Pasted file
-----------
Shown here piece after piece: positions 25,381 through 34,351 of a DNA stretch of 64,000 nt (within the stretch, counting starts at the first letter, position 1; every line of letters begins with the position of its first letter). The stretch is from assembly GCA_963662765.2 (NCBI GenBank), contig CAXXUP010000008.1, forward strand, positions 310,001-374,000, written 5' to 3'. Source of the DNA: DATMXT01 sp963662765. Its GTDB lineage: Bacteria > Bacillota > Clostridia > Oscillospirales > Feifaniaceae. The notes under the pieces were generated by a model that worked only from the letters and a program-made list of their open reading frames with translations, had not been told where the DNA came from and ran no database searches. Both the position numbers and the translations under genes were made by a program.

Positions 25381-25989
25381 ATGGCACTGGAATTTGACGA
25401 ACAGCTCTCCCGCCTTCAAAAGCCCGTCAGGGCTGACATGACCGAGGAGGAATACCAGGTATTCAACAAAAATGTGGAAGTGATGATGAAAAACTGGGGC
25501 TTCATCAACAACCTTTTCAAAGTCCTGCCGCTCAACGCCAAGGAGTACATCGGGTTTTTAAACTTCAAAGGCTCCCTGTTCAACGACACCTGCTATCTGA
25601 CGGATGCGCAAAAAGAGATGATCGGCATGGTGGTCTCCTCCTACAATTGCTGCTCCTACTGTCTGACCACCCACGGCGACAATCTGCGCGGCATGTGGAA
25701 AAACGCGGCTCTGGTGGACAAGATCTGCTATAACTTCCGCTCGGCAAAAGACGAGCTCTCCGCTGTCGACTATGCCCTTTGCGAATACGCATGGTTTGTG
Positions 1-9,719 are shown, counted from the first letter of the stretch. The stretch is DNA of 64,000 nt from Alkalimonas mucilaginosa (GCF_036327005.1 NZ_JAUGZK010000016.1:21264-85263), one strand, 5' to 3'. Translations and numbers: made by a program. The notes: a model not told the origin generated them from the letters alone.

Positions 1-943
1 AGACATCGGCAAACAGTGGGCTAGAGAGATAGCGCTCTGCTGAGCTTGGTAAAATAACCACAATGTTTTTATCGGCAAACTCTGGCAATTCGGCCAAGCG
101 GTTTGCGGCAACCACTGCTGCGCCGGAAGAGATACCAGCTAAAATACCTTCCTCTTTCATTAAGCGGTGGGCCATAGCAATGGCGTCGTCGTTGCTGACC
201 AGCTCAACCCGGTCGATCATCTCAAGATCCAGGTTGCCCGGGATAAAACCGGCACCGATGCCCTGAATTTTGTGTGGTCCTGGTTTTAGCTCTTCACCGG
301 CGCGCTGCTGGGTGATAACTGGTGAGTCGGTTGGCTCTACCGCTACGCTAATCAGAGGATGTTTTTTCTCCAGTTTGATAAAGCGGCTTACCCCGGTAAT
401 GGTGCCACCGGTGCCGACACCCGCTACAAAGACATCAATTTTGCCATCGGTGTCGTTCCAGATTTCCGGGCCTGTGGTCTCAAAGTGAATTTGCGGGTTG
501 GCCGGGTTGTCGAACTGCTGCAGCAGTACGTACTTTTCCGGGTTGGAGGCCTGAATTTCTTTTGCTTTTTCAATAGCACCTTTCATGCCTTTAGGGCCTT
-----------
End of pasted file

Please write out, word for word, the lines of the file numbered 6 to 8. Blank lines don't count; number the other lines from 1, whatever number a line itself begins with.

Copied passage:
25601 CGGATGCGCAAAAAGAGATGATCGGCATGGTGGTCTCCTCCTACAATTGCTGCTCCTACTGTCTGACCACCCACGGCGACAATCTGCGCGGCATGTGGAA
25701 AAACGCGGCTCTGGTGGACAAGATCTGCTATAACTTCCGCTCGGCAAAAGACGAGCTCTCCGCTGTCGACTATGCCCTTTGCGAATACGCATGGTTTGTG
Positions 1-9,719 are shown, counted from the first letter of the stretch. The stretch is DNA of 64,000 nt from Alkalimonas mucilaginosa (GCF_036327005.1 NZ_JAUGZK010000016.1:21264-85263), one strand, 5' to 3'. Translations and numbers: made by a program. The notes: a model not told the origin generated them from the letters alone.